Women attending abortion clinics should not be harassed
Proposed clause undermines free speech & the right to protest
London, UK – 6 July 2021
To Members of Parliament:
There are proposals before parliament that would ban all anti-abortion protests that take place within 150 metres of an abortion clinic, even if peaceful and silent. The maximum penalty for any violations would be two years jail – an extremely harsh penalty.
These proposals are set out in New Clause 42 to the Police, Crime, Sentencing and Courts (PCSC) Bill.
I would respectfully urge you to consider carefully the implications of NC 42 for freedom of speech and the right to protest.
I support a woman’s right to choose. I also defend free speech and the right to protest, including for people I disagree with. For these reasons, although I oppose anti-abortion campaigners, I nevertheless support their right to express their point of view more liberally than would be permitted by NC 42.
Proposed by MP Rupa Huq, NC 42 laudably seeks to outlaw any anti-abortion protest that “impedes or threatens; or intimidates or harasses” clinic users. I agree that such behaviour should be unlawful.
However, NC 42 goes much further. Rupa wants to create a ”buffer zone” of 150 metres around abortion clinics, where any individual who “interferes with any person’s decision to access, provide, or facilitate the provision of abortion services” would be committing a serious criminal offence.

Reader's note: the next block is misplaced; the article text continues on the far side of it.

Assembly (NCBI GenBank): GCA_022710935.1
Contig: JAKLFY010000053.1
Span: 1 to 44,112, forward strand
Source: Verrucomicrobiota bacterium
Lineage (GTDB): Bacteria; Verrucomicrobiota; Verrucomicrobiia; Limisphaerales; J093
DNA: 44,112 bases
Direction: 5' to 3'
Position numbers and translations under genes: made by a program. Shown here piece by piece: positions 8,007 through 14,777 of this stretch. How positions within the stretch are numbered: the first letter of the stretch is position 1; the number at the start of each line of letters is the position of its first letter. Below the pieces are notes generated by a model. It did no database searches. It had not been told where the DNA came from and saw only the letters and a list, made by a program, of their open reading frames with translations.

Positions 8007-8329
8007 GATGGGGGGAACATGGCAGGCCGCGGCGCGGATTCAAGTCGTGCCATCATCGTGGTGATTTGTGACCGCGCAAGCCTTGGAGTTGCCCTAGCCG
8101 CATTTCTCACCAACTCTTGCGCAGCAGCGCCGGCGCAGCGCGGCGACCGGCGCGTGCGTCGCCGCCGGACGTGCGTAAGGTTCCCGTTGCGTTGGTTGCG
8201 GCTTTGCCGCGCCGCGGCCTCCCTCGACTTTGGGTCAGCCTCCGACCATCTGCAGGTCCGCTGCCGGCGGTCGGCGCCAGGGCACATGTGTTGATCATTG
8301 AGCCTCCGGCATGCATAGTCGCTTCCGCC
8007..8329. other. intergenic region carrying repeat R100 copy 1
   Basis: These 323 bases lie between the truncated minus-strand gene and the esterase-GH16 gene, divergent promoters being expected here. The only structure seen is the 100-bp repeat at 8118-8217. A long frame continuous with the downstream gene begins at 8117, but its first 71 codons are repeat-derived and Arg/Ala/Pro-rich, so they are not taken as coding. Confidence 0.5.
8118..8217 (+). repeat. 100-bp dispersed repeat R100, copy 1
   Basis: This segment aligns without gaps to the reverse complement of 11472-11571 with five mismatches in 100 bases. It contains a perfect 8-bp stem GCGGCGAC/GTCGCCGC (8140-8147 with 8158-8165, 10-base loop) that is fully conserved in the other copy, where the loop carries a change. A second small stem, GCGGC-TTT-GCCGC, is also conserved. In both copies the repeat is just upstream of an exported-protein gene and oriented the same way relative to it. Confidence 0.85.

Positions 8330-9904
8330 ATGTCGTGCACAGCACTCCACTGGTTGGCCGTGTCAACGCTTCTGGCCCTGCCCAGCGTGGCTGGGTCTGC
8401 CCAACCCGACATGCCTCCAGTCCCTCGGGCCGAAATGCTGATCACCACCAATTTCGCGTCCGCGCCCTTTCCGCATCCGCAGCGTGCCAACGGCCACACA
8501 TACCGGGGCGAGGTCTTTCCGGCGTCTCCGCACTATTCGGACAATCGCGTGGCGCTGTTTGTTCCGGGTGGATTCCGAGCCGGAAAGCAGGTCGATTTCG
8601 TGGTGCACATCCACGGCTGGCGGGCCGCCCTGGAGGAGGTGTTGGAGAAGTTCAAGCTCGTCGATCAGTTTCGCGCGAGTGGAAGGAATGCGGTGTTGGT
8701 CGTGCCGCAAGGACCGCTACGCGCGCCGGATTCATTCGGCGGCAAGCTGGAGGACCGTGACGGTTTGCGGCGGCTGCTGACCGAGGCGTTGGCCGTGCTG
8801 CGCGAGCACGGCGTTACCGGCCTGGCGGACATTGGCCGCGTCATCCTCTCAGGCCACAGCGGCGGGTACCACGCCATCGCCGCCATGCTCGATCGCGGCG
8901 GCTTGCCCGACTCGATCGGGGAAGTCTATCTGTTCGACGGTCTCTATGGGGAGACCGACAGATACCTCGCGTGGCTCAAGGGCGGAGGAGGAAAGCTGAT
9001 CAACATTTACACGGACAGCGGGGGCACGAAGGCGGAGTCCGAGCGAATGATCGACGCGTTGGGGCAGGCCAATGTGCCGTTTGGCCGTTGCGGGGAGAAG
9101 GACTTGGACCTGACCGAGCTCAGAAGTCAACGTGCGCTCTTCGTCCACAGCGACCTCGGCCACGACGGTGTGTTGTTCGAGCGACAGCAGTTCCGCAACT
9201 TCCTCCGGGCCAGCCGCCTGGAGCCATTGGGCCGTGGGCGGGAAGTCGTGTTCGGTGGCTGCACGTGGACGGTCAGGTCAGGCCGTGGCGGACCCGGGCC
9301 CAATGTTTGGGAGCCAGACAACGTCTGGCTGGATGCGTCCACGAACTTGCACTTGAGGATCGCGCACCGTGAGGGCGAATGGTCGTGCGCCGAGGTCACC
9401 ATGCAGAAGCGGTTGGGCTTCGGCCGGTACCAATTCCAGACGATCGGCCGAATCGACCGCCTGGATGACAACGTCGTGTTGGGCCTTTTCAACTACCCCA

What constitutes interference is open to subjective interpretation. So NC 42 spells out that it includes actions, or attempted actions, that seek to “influence”, “advise”, “inform” or express an “opinion” about abortion services. This is an extremely broad and sweeping limitation on the right to protest.
While it is reasonable to have some buffer zone around abortion clinics to protect vulnerable women from feeling under pressure, is it really necessary to stretch this exclusion area to 150 metres (the length of one and a half football pitches)? It seems a rather arbitrary distance and much further than is required to make women feel unhindered when attending clinics.
Section (3) (f) of NC 42 amendment is particularly far reaching. It criminalises a person within the buffer zone who “informs or attempts to inform about abortion services by any means, including, without limitation, graphic, physical, verbal or written means.” This would outlaw leaflets, placards, banners, prayers and the spoken word of any description. In other words, censorship.
This strikes me as a disproportionate and unjustifiable restriction on the right to free expression. The fact is that many anti-abortion protests are not held right outside clinics and are low-key vigils that pose no threat to any woman seeking a termination.
NC 42 is well intended. But the all-compassing nature of what it proposes risks having a bad outcome for civil liberties. Of course, Rupa Huq argues that anti-abortion activists will still be able to protest, just not within 150 metres of an abortion clinic. But isn’t this a bit like telling women’s rights campaigners that they can protest against sexist workplace discrimination but not outside the headquarters of the offending companies?
There have to be strong, compelling reasons to restrict freedom of expression. The supporters of NC42 have not proven that the constraints they propose on opponents of abortion are proportionate, necessary and justifiable.
Yours sincerely, Peter Tatchell